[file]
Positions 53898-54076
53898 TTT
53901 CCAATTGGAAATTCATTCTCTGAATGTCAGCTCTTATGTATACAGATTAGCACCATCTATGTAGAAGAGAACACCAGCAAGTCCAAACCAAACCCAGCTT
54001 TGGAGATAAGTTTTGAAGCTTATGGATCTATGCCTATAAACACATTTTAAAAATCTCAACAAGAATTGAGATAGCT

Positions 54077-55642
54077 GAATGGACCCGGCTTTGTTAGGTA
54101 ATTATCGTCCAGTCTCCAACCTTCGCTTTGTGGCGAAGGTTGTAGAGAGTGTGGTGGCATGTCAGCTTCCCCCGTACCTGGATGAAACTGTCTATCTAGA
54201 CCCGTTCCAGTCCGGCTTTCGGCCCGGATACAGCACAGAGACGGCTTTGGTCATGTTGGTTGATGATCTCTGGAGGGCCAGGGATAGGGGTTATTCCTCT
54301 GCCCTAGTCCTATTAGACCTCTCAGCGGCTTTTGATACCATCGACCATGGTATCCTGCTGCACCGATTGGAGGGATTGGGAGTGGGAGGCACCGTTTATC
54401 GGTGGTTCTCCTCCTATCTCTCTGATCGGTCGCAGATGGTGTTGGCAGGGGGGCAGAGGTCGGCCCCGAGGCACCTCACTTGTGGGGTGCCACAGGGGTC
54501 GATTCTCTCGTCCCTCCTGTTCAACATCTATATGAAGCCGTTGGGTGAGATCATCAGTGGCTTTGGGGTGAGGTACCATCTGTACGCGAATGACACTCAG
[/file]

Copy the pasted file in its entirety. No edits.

Positions 53898-54076
53898 TTT
53901 CCAATTGGAAATTCATTCTCTGAATGTCAGCTCTTATGTATACAGATTAGCACCATCTATGTAGAAGAGAACACCAGCAAGTCCAAACCAAACCCAGCTT
54001 TGGAGATAAGTTTTGAAGCTTATGGATCTATGCCTATAAACACATTTTAAAAATCTCAACAAGAATTGAGATAGCT

Positions 54077-55642
54077 GAATGGACCCGGCTTTGTTAGGTA
54101 ATTATCGTCCAGTCTCCAACCTTCGCTTTGTGGCGAAGGTTGTAGAGAGTGTGGTGGCATGTCAGCTTCCCCCGTACCTGGATGAAACTGTCTATCTAGA
54201 CCCGTTCCAGTCCGGCTTTCGGCCCGGATACAGCACAGAGACGGCTTTGGTCATGTTGGTTGATGATCTCTGGAGGGCCAGGGATAGGGGTTATTCCTCT
54301 GCCCTAGTCCTATTAGACCTCTCAGCGGCTTTTGATACCATCGACCATGGTATCCTGCTGCACCGATTGGAGGGATTGGGAGTGGGAGGCACCGTTTATC
54401 GGTGGTTCTCCTCCTATCTCTCTGATCGGTCGCAGATGGTGTTGGCAGGGGGGCAGAGGTCGGCCCCGAGGCACCTCACTTGTGGGGTGCCACAGGGGTC
54501 GATTCTCTCGTCCCTCCTGTTCAACATCTATATGAAGCCGTTGGGTGAGATCATCAGTGGCTTTGGGGTGAGGTACCATCTGTACGCGAATGACACTCAG